Among specimens with mainly clear wings and a white longitudinal band on the lateral margin of the pronotum [caudatus and melancholicus], both sexes of X. chiricahua are recognized by the long setae on the frons and vertex of the head, the dense pits on the head between the eyes and the postocellar furrows, and the pits on the gena ventral to the genal ridge which are continuous with pits on the occiput.
Color. Head black except for large white spot on gena dorsal to middle of eye extending down to genal ridge; antenna black (apical 0.25 dark brown). Thorax black except for white longitudinal band extending from posterolateral to anterolateral angles, narrowing toward posterior angle, and extending on vertical portion ventral to anterior angle. Legs light reddish brown but black on pro- and mesocoxae, black on metacoxae or mostly light reddish brown on metacoxae. Fore wing clear except for a lightly tinted band before stigma and in apical 0.25, very lightly tinted in cell 2CU; costal cell brown and most of area ventral to anal cells yellowish brown; veins black (including veins C, R, and base of stigma on both sides of junction with vein 1r-rs). Abdomen black. Sheath with apical section black and basal section reddish brown.
Head. Eye in lateral view (N = 5) with maximum height 1.3–1.6 times as long as maximum length, and maximum height of eye 0.34–0.48 times as long as maximum height of head (from transverse ridge on gena above mandible to top of head). Gena in dorsal view with maximum distance between outer edges clearly wider than maximum distance between outer edges of eyes (in frontal view outer edges of eyes clearly not intersecting genae), and in lateral view distance between outer edge of eye and genal ridge 0.50–0.66 times as long as maximum length of eye. Transverse ridge near mandible narrow, sharp and mainly smooth. Head in dorsal view with pits very dense (many pits polygonal in outline on most of vertex) and numerous on gena below ventral margin of eye and genal ridge, pitted area of gena broadly connected to pitted area of occiput, and with many moderate size pits (diameter of pits 0.2–0.25 times lateral ocellus diameter) between outer edge of eye and genal ridge.
Thorax. Fore wing vein 3A absent, or reduced to a stump, but not extending toward posterior wing edge.
Abdomen. Median basin of tergum 9 with base (outlined by two lateral black longitudinal furrows) 0.8 times as wide as median length, with maximum width of basin 1.3–1.6 times as wide as median length and basin 0.6–0.8 times as long as medially median length of cornus. Cornus constricted in dorsal view, its minimum width (at constriction) 0.8 times as wide as maximum width of cornus subapically. Sheath. Length 1.4–1.5 times as long as fore wing length; basal section 0.22–0.27 times as long as apical section (N = 4); lateral surface of apical section with well defined ridge (as in Fig. B5.13, insert). Ovipositor. Lancet with 26–30 annuli (first 15 annuli very hard to see, but still outlined) (N = 2); junction of basal and apical sections of sheath aligned between 3rd and 4th annuli; major pits present on 4–5 apical annuli before teeth annuli, and at most one preceding annulus with a very small pit.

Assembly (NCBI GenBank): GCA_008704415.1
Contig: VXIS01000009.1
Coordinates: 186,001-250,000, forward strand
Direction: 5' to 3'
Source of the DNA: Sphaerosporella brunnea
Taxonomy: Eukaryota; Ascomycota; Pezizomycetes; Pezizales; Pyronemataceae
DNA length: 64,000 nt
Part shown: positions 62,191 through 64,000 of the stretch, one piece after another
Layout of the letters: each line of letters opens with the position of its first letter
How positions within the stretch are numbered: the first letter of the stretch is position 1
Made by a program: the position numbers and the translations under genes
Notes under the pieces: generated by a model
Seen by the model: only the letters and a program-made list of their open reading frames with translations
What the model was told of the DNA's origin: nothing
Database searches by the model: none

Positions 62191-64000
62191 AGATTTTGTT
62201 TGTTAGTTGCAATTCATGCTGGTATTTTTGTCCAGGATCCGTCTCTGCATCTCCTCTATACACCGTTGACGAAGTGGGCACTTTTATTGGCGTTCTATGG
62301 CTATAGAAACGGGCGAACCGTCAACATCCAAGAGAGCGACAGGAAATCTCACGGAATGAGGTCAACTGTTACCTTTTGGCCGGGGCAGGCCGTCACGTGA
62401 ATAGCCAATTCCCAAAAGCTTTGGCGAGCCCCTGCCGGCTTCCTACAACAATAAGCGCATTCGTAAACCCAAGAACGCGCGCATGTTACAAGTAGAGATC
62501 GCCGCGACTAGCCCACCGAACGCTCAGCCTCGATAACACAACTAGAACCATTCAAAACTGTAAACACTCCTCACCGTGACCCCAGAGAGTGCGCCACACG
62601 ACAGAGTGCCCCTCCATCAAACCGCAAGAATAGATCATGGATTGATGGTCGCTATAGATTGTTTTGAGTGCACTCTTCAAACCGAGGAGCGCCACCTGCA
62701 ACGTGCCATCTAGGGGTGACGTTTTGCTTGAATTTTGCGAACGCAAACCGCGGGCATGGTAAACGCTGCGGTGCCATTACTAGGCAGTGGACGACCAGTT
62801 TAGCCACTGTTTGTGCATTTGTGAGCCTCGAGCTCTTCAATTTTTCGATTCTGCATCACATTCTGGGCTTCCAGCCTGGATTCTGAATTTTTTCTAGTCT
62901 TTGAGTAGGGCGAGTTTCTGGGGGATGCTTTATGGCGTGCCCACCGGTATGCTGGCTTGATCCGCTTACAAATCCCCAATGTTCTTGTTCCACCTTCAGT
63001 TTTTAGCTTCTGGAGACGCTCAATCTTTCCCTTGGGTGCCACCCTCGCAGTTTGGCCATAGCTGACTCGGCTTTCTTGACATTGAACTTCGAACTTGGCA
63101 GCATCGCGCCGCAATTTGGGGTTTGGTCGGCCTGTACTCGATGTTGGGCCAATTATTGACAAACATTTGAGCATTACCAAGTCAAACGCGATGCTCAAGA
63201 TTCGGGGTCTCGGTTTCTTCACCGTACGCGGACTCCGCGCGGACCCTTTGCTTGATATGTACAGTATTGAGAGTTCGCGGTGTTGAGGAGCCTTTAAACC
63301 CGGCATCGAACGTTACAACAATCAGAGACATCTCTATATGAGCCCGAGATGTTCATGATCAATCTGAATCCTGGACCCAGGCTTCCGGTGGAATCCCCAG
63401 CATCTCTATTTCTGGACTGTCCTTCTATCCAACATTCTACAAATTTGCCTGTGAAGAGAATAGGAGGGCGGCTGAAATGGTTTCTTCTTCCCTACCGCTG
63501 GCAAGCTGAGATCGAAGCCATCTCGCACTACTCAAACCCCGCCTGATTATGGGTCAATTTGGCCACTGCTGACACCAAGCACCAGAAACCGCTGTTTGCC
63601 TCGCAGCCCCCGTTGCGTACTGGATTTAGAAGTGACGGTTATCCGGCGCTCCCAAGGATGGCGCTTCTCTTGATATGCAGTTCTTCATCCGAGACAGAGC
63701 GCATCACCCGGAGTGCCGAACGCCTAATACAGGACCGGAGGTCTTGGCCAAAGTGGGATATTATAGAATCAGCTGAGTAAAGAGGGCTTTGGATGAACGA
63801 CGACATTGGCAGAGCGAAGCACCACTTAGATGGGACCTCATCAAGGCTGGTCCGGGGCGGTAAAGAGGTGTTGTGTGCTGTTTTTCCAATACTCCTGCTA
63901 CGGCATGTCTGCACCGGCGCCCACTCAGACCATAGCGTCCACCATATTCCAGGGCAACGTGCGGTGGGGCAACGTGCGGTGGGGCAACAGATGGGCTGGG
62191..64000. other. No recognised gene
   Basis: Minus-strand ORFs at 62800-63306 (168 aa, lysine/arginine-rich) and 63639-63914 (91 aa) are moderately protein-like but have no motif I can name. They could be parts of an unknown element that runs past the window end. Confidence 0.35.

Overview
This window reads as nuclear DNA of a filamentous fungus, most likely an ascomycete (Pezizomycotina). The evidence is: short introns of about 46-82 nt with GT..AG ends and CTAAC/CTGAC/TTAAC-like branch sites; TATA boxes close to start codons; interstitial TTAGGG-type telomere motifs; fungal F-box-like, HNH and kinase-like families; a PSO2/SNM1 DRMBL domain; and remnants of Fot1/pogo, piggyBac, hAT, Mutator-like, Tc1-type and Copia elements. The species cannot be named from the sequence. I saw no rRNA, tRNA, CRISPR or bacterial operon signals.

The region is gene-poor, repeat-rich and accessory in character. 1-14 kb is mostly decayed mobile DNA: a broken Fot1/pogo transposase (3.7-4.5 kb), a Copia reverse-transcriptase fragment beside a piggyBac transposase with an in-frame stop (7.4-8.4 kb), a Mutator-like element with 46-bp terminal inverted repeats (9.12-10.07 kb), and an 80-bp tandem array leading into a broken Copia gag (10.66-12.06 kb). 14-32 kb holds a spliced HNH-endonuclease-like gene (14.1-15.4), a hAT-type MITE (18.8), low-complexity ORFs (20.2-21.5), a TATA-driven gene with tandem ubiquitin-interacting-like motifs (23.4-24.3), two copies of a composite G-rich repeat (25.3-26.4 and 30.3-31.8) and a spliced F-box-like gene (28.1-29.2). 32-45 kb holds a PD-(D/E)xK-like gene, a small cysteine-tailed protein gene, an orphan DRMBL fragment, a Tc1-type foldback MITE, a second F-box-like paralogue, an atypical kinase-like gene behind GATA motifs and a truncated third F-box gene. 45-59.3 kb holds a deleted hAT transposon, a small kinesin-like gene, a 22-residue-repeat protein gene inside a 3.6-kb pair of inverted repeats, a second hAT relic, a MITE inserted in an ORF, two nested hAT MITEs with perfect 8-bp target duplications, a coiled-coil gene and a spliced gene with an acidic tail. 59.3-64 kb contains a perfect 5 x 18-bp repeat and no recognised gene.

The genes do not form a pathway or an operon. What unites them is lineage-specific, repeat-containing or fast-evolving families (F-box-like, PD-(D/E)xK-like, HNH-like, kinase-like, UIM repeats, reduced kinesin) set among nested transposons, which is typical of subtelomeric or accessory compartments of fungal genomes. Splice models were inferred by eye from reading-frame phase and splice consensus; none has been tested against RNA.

Color. Femora (except for light reddish brown at extreme apex), tibiae (except for light reddish brown at very base) and tarsi (except for light reddish brown tarsomeres 3–5 or 4 and 5) black.
Thorax. Metatibia with deep notch along dorsal edge in basal 0.25 (Fig. B5.39).
Holotype female (USNM) in prefect condition; labeled [White] “RustlerPark ChiricahuaMts 13Jun56 ARIZ OLCartwright”; [red] “HOLOTYPE Xeris chiricahua D. R. Smith, 2011”. Type locality: U.S.A., Arizona, Chiricahua Mountains, Rustler Park.
Paratypes. 3 females and 1 male. USA. Arizona: Cochise Co., same data as holotype (1F, 1M, CNC, USNM); Coconino Co., Kaibab National forest, 35.381°N 111.901°W, 6.VI–29.VIII.2008, R. Hofstetler (1F, CNC). Colorado: Florissant vi,24,14, resting on pine tree (1F, USNM).
At first sight, specimens of X. chiricahua are similar to those of X. caudatus because they share the white longitudinal band on the lateral margin of the pronotum. But they differ in the length of frontal clypeal setae, the much denser pits on the vertex and dense and widespread field of pits on the gena below ridge merging with pits of the occiput.
The name chiricahua refers to the mountains where the species was discovered, stressing the insularity of the mountains in this region. The name is a noun in apposition.
The host of X. chiricahua is unknown, but females of Xeris with long ovipositor and few pits on the ovipositor are known to attack Pinaceae. The Chiricahua Mountains are rich in pines at high elevations. The three specimens were captured on June 13.
USA: AZ, CO. We suspect the species may also occur in Mexico (Fig. C41.3).